When Donald Trump was asked early during his presidential run about the United States' warming of relations with Cuba, his response was largely positive.
"I think it's fine," Trump told The Daily Caller in a September 2015 interview. "We should have made a better deal, (but) the concept of opening with Cuba - 50 years is enough," he said, referencing Washington's longstanding economic and diplomatic sanctions against the socialist country.
Fast forward a year, and President-elect Trump's public stance on the issue has almost completely reversed. Now, when Trump talks about President Barack Obama's efforts to normalize relations with Cuba, it is almost entirely in negative terms.
That trend continued following the Friday death of Cuba's revolutionary leader, Fidel Castro.
In a statement, Trump slammed Castro as a "brutal dictator" who oversaw "firing squads, theft, unimaginable suffering, poverty, and the denial of fundamental human rights."
WATCH: While campaigning for president, Donald Trump speaks about Cuba
Though Trump did not reveal any details about his plans for Cuba policy, he promised his administration will do "all it can to ensure the Cuban people can finally begin their journey toward prosperity and liberty."
The statement stood in stark contrast to that of President Obama, whose statement largely spoke of Castro in neutral terms and once again reasserted that Washington extends a "hand of friendship to the Cuban people."
The dueling statements raise the question: will Obama's historic reconciliation with Cuba survive a Trump presidency?
Trump's chief of staff on Sunday said the president-elect is "absolutely" willing to reverse Obama's opening to Cuba. Speaking on Fox News Sunday, Reince Priebus said the future of U.S.-Cuba relations depends on whether Havana makes "movement in the right direction" on human rights.
"Repression, open markets, freedom of religion, political prisoners -- these things need to change in order to have open and free relationships," said Priebus. "There's going to have to be some movement from Cuba in order to have relationship with the United States."
FILE - President Barack Obama (L)and Cuban President Raul Castro hold a joint press conference after meeting at the Revolution Palace in Havana, March 21, 2016.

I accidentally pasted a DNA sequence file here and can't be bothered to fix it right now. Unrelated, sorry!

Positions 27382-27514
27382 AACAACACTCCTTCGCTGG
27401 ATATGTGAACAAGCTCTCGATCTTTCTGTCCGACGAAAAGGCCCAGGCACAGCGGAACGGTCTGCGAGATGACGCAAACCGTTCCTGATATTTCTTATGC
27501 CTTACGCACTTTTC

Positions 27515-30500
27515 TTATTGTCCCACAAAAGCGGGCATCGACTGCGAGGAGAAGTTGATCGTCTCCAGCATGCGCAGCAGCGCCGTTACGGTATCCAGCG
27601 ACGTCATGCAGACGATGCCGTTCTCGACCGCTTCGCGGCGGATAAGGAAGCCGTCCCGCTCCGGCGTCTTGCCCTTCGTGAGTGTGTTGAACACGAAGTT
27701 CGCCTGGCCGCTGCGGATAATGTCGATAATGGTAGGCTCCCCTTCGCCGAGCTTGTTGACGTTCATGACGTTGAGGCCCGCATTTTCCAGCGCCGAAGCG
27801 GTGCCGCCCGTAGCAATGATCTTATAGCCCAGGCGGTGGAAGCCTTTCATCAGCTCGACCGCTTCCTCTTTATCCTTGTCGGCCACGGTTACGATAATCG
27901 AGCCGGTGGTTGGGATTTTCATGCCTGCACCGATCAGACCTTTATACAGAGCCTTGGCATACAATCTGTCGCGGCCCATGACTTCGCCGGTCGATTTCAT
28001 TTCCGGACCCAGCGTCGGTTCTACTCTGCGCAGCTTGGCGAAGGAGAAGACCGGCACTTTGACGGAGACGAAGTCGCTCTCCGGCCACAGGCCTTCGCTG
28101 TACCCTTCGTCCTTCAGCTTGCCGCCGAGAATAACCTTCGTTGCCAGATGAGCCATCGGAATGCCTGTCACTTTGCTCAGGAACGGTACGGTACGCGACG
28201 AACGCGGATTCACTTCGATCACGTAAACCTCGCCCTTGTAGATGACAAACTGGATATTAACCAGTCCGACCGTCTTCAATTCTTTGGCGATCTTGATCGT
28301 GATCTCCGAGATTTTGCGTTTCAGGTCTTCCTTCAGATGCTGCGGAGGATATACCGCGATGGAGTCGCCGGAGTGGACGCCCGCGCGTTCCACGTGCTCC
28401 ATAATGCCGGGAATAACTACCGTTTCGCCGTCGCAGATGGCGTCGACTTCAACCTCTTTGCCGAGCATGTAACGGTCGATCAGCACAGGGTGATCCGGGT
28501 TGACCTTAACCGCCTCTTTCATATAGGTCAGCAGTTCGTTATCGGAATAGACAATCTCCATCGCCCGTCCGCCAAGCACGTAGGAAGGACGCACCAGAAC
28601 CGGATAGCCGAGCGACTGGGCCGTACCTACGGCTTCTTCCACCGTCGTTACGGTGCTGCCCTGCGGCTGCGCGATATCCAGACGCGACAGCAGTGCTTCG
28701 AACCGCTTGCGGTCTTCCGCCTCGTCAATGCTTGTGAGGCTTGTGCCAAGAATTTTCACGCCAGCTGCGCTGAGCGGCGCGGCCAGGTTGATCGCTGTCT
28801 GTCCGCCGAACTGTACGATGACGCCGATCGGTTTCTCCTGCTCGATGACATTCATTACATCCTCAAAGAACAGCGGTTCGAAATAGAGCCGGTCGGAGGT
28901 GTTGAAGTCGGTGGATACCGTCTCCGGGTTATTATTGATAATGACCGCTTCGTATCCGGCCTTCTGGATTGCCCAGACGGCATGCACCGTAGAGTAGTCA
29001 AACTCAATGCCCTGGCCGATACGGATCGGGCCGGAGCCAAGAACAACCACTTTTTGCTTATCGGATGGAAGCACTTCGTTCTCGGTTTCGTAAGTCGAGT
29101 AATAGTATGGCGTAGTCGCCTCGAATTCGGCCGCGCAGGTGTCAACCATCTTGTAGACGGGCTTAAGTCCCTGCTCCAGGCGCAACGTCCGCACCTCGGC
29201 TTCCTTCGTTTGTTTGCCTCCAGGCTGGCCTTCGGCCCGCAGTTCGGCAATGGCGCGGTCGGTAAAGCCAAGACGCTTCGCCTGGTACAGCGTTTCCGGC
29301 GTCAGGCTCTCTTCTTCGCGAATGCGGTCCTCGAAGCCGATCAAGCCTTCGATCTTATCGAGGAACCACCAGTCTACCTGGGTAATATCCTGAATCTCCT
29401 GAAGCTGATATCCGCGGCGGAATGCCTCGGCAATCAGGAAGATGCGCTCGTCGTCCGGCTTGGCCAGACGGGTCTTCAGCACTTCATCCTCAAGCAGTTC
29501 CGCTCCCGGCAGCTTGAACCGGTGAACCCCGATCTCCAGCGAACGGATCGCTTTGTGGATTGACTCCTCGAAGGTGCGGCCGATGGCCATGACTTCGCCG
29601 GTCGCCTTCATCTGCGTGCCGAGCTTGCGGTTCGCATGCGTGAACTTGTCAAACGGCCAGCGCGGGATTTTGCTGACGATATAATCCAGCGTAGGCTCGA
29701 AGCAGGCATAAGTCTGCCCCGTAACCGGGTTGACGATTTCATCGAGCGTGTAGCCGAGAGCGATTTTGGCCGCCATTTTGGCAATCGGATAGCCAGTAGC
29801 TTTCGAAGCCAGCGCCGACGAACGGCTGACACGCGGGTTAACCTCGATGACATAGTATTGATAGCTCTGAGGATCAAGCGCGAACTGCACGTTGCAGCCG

Obama had been working with Castro and others in the Cuban government for nearly two years to re-start relations between Cuba and the U.S., culminating earlier this year in the first direct flights between the two countries in 50 years and the reopening of embassies.
The relaxed regulations introduced by Obama made it easier for Americans to bring products back from Cuba, allowed more access for doctors to work with Cuban researchers on medical investigations and ended the 180-day ban on ships docking at U.S. ports after leaving Cuba.
Obama also visited Cuba earlier this year, marking the first time a U.S. president had stepped foot in Cuba since Calvin Coolidge did in 1928.
At the time of Obama’s announcement, national security adviser Susan Rice was asked whether a new administration would be able to alter the new rules, to which she said: “It would be profoundly unwise and counterproductive to turn back the clock.”
But during that September campaign stop, Trump said he would roll back Obama’s executive orders unless Cuba met his demands, which include “religious and political freedom for the Cuban people and the freeing of political prisoners.”
People celebrate after the announcement of the death of Cuban revolutionary leader Fidel Castro in the Little Havana district of Miami, Fla., Nov. 26, 2016.
John Kavulich, president of the U.S.-Cuba Trade and Economic Council, said it would be easy for a Trump administration to eliminate the flights to Cuba, calling them “an additional measure of normalcy in an anything-but-normal” relationship.
“Individuals associated with the president-elect, both officially and unofficially, will not be enthusiastic about the resumption of the flights; they will view each flight as a satchel of United States currency traveling on a one-way journey to Cuba with no meaningful measurable return other than to perpetuate abhorrent commercial, economic and political systems,” he said.
Although Trump's comments on Cuba may have been inconsistent during the presidential campaign, the businessman does have a long record of criticizing Castro.
In a 1999 editorial in the Miami Herald, Trump explained why he was unwilling to form partnerships that would allow him to build casino-hotels in the Cuban capital of Havana.
"If I formed a joint venture with European partners, I would make millions of dollars. But I'd rather lose those millions than lose my self-respect. I would rather take a financial hit than become a financial backer of one of the world's most-brutal dictators, a man who was once willing to aid in the destruction of my country," Trump said.
"To me the embargo question is no question at all," he continued. "Of course, we should keep the embargo in place. We should keep it until Castro is gone."